In Jackson’s Story, Elizabeth Baker depicts an abandoned dog’s journey to his “forever home.”
Told from Jackson’s perspective, the picture book chronicles his journey from adoption to abandonment to eventual rescue and a permanent home. Jackson loves his original owner, a boy named Toby, (who calls him Buddy). But Toby’s father abuses the pet: “[the m]an kicked me! I yelped in surprise…It hurt my side terribly.” The father eventually decides to get rid of the dog, tying him to a tree and shouting, “[h]ave a nice life Buddy.”
Luckily, Jackson is rescued and taken to a shelter. The workers there give him needed medical attention and neuter him (Jackson tells of being given a shot and waking up with “a sore place between my legs”) before transporting him to a new home. At first, he expects the same violent treatment he received earlier: “I was worried the first time I knocked something over that I might be kicked, but they just…gave me hugs!” He realizes he has found a caring and safe place to live.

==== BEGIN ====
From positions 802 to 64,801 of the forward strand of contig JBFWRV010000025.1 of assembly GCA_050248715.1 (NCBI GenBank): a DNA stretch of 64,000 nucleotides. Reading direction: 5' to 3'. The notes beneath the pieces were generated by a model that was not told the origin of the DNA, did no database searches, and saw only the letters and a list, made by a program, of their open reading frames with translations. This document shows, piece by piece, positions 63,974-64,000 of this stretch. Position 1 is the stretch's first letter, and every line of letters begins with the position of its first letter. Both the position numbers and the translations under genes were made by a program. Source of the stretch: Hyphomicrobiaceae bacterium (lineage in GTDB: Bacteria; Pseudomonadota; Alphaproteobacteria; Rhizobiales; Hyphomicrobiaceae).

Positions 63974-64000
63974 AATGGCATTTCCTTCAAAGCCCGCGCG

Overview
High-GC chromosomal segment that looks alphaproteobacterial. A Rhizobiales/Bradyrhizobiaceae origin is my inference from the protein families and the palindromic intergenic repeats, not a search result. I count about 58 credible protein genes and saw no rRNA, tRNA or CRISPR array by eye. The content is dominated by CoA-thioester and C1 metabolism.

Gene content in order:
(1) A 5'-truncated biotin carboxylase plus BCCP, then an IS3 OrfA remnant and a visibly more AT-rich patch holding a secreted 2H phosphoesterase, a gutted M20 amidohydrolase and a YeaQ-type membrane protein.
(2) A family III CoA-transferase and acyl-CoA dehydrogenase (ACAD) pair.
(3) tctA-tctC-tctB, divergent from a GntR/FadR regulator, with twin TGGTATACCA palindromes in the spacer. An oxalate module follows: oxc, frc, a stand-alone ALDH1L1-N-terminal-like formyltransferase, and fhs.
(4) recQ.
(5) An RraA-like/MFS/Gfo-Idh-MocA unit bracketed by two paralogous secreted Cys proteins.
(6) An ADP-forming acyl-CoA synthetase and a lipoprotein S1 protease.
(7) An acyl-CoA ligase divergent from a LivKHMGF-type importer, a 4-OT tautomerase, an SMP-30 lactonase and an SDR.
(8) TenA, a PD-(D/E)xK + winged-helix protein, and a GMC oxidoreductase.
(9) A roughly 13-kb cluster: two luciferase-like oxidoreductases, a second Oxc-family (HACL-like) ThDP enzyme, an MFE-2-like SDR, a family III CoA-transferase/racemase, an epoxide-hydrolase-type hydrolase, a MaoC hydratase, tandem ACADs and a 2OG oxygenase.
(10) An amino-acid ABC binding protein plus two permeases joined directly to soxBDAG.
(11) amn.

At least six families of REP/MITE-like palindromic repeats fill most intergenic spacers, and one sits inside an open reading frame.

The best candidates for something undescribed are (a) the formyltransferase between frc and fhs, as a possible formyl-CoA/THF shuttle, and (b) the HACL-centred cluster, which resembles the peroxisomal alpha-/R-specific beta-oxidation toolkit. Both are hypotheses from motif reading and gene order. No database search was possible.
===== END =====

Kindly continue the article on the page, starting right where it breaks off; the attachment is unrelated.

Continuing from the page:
Because Jackson speaks in the first person, his suffering carries a poignancy that would not be as affecting if told by an omniscient narrator or adults in the story. Yet fortunately, the abuse isn’t graphic enough to traumatize young children. Matt Blanchfield’s illustrations illuminate Jackson’s perspective at various stages of his journey, and the book ends with an effective afterword explaining how Jackson’s story is all-too-common, and discussing what children and parents can do to treat pets humanely.
Jackson’s Story contains some punctuation and grammar errors. More importantly, the text is extremely dense for a children’s picture book, taking up whole pages. This is likely to feel overwhelming for younger readers. Still, the story is engaging, and readers will want to see Jackson’s happily-ever-after ending.
The lengthy text will certainly deter some young readers. Nonetheless, Baker has crafted a touching story with an important lesson.
Also available as an ebook.